Oh, and the free market very often screws up completely, and that's not always just the fault of the customers, but also from those releasing the product. A good example would be plasma-TVs, which by all accounts offers the superiour quality, especially for gaming and movies, and offers by far the best value-for-money, yet the customers don't do their research, and the publishers don't do enough to market their product properly, so the average Joe still has misconceptions about plasma-technology, and goes for an expensive crappy LED instead...

Yeah, the market has spoken, but the market wasn't informed, and the blame goes to both sides, because if you have a product that's scoring extremely high marks and many awards, you'd think Panasonic and Samsung would absolutely bombard potential customers with that information. They did not.


I agree with you. The free market is not the perfect system where arguably the highest quality solution always rises to the top of consumer acceptance. And yes, it is the responsibility of both the consumer to support hopefully better products and manufacturer/publisher to promote said products.

I especially agree with your point about plasma TVs. I own one of the last Panasonic plasmas produced. It has its downsides too like power consumption but overall, I would agree with you that it provides the best bang for the buck.

With regards to games, the game either meets the value proposition at the time of sale or it doesn't. If the DLC in your eyes is a requirement, then that too should be considered as part of the cost.

The great benefit of the free market system, however, despite its flaws that we have enumerated here is that it does provide an avenue for other companies to offer better alternatives. If there truly is a demand that is not being met by the current paradigm, it is an eventuality that that need will be met by someone looking to get those dollars.
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#78OpheliaAdenadePosted 7/8/2014 9:53:31 AM
I am not open to DLC. :U Ubisoft doesn't know me.

I think DLC should just be used for adding significant extra content that was developed after the game was released. Kind of like how games would get updated versions with some more stuff added, like how Silent Hill 2 got that extra story mode when it got reprinted.

It isn't right to excise content and then sell it to you in addition to the actual game. <_< That is so shady.
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#79universaldavePosted 7/8/2014 10:13:11 AM
As always buy the DLC you feel has value to you and ignore all the rest. No need to wish Companies into the cornfield.
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#80SabramPosted 7/9/2014 4:52:59 AM
LooksLikeRain posted...
Sabram posted...
I'm open to DLC provided it actually expands on the game's content, provides enough extra hours of enjoyment to be worth the price, wasn't already included on the disc, and was at least in pre-beta when the original game went to gold status and started mass printing.

If all of those criteria are met, I love DLC. If one of them isn't I look at it a bit skeptically. If TWO of those criteria are not met, I don't even consider buying it.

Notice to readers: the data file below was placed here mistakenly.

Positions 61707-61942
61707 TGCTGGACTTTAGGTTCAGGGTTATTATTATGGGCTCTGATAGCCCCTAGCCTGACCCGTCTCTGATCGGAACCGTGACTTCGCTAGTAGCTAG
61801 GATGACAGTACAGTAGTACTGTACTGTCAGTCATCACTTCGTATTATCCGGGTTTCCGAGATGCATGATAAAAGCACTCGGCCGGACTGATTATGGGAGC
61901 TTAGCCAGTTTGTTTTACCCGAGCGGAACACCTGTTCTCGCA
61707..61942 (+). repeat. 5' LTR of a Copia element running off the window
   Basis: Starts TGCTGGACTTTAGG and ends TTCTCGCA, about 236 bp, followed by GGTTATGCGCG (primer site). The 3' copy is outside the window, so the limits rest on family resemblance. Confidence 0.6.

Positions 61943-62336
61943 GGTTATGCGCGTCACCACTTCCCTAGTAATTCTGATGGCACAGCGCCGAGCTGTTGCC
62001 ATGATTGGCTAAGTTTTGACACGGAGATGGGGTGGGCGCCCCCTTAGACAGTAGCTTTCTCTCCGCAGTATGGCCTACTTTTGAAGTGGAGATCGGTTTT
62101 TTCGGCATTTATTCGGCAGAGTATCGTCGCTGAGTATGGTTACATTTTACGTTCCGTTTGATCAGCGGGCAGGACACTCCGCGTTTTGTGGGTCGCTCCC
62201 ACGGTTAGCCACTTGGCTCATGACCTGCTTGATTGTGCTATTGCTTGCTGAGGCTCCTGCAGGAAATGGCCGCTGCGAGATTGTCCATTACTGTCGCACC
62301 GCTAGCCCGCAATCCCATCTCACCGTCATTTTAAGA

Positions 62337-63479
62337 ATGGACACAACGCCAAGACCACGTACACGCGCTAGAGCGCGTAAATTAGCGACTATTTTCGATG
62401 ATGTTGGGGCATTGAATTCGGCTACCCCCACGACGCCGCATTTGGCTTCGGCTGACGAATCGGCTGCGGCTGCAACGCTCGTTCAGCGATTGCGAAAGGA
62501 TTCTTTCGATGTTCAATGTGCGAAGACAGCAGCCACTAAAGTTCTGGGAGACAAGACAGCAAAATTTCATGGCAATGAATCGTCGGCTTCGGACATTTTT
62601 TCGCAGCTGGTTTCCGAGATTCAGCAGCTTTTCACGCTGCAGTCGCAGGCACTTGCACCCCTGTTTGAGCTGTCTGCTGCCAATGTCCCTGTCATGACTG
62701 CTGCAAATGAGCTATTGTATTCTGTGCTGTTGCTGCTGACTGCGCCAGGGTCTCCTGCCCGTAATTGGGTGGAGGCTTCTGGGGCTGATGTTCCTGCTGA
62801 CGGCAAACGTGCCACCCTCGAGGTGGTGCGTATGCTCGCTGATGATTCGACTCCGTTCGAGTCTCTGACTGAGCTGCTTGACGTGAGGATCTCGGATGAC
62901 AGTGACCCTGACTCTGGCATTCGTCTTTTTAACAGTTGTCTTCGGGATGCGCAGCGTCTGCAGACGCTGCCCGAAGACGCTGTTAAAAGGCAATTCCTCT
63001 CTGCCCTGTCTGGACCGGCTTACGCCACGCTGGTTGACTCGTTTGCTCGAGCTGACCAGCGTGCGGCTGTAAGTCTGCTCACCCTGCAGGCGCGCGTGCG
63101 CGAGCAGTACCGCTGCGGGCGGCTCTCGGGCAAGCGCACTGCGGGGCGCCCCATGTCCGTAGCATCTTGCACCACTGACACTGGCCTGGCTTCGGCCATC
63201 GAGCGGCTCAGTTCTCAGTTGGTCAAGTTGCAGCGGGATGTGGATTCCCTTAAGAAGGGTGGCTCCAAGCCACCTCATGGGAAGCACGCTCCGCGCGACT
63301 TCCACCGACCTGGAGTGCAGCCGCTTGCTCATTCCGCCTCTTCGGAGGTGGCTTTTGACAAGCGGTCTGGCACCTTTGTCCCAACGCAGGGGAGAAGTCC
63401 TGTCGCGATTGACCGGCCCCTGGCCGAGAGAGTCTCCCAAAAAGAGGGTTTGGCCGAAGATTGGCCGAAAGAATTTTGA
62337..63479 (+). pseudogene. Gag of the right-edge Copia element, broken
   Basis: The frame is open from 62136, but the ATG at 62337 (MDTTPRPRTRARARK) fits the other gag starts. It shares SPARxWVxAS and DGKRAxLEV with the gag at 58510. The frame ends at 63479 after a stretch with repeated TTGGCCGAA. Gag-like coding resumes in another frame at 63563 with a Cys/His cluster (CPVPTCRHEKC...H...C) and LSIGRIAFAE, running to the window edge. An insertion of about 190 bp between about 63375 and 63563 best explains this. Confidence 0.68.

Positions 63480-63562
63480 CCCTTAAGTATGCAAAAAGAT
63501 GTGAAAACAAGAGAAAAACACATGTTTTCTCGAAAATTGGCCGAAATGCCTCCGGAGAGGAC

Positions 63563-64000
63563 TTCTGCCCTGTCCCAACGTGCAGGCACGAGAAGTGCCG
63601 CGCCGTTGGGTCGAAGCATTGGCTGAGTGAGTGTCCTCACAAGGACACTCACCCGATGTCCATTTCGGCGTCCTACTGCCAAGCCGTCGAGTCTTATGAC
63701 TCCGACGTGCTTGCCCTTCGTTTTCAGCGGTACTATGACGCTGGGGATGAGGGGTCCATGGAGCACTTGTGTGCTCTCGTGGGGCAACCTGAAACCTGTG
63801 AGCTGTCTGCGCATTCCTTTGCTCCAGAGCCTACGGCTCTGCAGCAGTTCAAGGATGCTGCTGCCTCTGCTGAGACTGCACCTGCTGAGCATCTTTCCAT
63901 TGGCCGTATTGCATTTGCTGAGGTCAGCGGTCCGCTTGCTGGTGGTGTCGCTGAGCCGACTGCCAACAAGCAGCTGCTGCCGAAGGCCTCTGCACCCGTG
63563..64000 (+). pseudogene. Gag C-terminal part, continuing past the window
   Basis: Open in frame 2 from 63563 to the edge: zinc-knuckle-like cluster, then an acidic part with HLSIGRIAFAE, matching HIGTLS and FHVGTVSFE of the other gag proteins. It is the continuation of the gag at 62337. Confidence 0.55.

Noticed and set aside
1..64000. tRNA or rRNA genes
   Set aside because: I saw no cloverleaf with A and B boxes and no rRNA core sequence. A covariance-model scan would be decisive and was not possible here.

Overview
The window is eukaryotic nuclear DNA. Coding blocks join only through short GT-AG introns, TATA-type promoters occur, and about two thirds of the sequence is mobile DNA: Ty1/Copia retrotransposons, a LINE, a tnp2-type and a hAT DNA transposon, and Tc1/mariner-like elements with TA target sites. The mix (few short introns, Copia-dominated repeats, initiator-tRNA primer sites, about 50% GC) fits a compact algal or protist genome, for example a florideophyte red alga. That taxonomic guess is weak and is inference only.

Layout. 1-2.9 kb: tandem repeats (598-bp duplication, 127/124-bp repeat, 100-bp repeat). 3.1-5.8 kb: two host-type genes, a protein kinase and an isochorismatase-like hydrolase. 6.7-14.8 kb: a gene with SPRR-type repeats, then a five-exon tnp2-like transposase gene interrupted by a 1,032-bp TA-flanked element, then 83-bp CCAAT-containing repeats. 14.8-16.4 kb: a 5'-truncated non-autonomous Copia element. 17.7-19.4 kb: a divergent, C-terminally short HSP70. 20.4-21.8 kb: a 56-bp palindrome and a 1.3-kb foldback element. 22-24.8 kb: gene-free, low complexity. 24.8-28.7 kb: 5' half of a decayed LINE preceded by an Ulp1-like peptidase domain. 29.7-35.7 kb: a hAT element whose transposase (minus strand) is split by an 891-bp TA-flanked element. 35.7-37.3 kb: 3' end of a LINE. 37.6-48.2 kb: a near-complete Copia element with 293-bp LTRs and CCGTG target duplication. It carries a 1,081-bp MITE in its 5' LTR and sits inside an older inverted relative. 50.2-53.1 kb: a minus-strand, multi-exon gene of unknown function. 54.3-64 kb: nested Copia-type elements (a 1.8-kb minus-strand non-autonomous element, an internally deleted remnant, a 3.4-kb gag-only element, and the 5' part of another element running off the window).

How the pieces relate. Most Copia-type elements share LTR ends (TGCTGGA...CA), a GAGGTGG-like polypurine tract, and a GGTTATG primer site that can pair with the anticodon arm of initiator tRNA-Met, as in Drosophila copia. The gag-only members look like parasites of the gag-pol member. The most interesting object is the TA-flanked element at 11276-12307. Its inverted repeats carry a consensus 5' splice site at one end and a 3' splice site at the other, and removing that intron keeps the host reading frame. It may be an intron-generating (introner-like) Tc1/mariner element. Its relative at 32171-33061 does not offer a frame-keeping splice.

Good examples of DLC:
Shivering Isles
All of Skyrim's DLC
Fallout 3 / NV DLC
Soul Calibur 4 Create a Soul DLC (Since in SC4 the different gear could affect your stats in Extra VS mode and the Tower)
Borderlands/2 DLC
Dark Souls 1 + 2 DLC
Anything labeled (properly) as an Expansion Pack such as Reaper of Souls, or Blood & Fire for Sacred 2
Soul Sacrifice additional mission DLC
Overlord Raising Hell

Things that are BAD examples of DLC:
Characters in ANY fighting game )Soul Calibur 4, Street Fighter, Killer Instinct)
Costumes on fighting games or RPGs (Soul Calibur 5, Tales of games)
Map packs (Call of Duty)
Weapon packs (Call of Duty or some RPGS)
"Time Saver" packs (Rag Doll Kung Fu as well as others)
Any DLC that adds in-game currency (Forza, GTA6, many others)
Horse Armor
Single-character DLC for an RPG that does nothing else (Disgaea, Mass Effect 3)
"Alternate" endings (Muramasa Rebirth)
Or anything that must be bought repeatedly

The absolute BEST example of DLC is also from the company with the WORST DLC practices. Dragon's Dogma: Dark Arisen. Released long after the original game was out, INCLUDED the original game, and was cheaper than the original was on release. Oddly enough made by Capcom, same company that many herald as the worst DLC-rip offs of all time due to Street Fighter.


I disagree with you on most of that list, but the thing that really gets me is the CoD map packs. Please tell me what's wrong with map packs.


They're priced too high. If it were $5 for a map pack, rather than $5 per map, it wouldnt be as bad.

Also, to the person who said DLC characters in fighting games isn't a bad thing? I played fighting games ever since they existed. It's much more satisfying to unlock a character from within the game than buying it. Not only does it give you a sense of accomplishment, but it also doesnt put any pressure on your wallet.

Even games like Soul Calibur 4/5 were doing in-game unlocks for characters. The fighting game I played the most of was either Tekken 3 or Soul Calibur 3, both of which had a lot of unlockable characters.

I might also clarify my point a bit. Characters that are completely new to the game you bought are fine, so long as they're not priced too high. Characters already on the disc where all you buy is an unlocking code? Not fine (looking at you Yoda/Darth Vader on SC4)